Charlie Chaplin did that joke earlier in The Great Dictator, where Adenoid Hynkel's movement is also referred to as the Sons (and Daughters) of the Double Cross. By the way, a different type of double cross (two horizontal bars) has been used in heraldry centuries before the term "to double-cross" was invented (it comes from horse-racing).
ThisMallard Fillmore strip. The punchline sounds almost like a parody of his usual Strawman Political rants; eventually someone figured out it's a Stealth Pun. (Because NASCAR fans are "race-ists".)
A 2009 Housebroken strip had DJ Dog mentioning his plans to expand his empire. His plans include a line of handbags called DJ Doggie Bags, a soft drink called DJ Doggie Dew, and a fashion and lifestyle magazine called DJ Doggie...Fashion Magazine. Maya says she can't think of a better name for the last one without them getting cancelled.
FoxTrot sometimes has the characters making references to Bill O'Reilly or Sean Hannity being on TV — which of course means that the Fox family is watching Fox News.
In the splash panel to thisGarfield strip, Garfield is sleeping on a music staff. The measure he's sleeping on has a rest in it.
A rare unfunny example that's nonetheless good: an arc in The Sandman spin-off The Dreaming was about the loneliness of Matthew the Raven, entitled "The Unkindness of One". (According to Victorian animal-group naming, a flock of ravens is called an unkindness, and he is the only raven in the Dreaming.)
In one issue of Top 10, a bunch of stretchy heroes gawk at a teleporting accident as they drive by. Yes – those Rubber Men are rubbernecking.
Usually, the first words out of an infant's mouth is "Mama" or "Dada/Papa". In Archie Comics, what is the first word of scientific genius Dilton? Pythagoras, the father of Geometry.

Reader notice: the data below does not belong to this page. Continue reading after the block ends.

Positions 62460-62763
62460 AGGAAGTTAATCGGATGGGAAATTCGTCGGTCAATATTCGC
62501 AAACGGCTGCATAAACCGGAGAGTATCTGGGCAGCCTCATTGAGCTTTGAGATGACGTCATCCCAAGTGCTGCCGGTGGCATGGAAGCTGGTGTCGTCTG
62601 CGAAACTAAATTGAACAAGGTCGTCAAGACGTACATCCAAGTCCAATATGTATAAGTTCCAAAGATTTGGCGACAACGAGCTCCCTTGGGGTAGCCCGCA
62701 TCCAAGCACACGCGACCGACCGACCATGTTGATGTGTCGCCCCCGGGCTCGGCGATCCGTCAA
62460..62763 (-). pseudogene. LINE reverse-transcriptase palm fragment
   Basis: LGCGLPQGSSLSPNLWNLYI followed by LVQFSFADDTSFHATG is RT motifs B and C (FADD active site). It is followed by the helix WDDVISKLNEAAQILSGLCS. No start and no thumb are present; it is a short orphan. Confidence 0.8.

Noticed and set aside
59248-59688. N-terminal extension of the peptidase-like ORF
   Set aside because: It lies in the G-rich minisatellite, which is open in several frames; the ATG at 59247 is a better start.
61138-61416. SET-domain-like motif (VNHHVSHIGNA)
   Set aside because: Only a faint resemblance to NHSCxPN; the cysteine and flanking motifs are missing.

Moose, a Literal-Minded individual, provides lots of these. In one story, he was selected as an election candidate. When he appears at the pre-meeting, Mr. Weatherbee asks Moose why he was wearing a track outfit, Moose replies that it's because people are telling him that he's going to "run for office". In another, Dilton's advice to Moose is that he should put his money in the bank to make it grow. Moose decides to grow the money himself, and instead goes home, puts the money in a flowerpot and begins to water it. note If the joke wasn't obvious: he's trying to make a money tree.
In Alan Moore's Cthulhu Mythos/porn comic Neonomicon, wherein there's a literary allusion to the works of H.P. Lovecraft on practically every page, drug dealer/avatar of Nyarlathotep/screaming queen Johnny Carcosa shows up dressed up like Edward Elric. This seems like kind of a random thing to reference, until you remember that one of Lovecraft's short stories was entitled The Alchemist.
Also, the last issue contains the line, in reference to a book of baby names, "A book of new names, not dead ones." This is a pun on the etymology of the Necronomicon (usually translated within the Mythos as "book of dead names") and the title of the series itself.
The waste disposal robot in The Smurfs story "You Don't Smurf Progress" would eat garbage and turn them into bricks that he would expel from his rear hatch. In essence, he was shitting bricks.
Swedish children's comic Bamse has an anthropomorphic wolf named Virginia. Note that you'd have to jump languages to make it work too.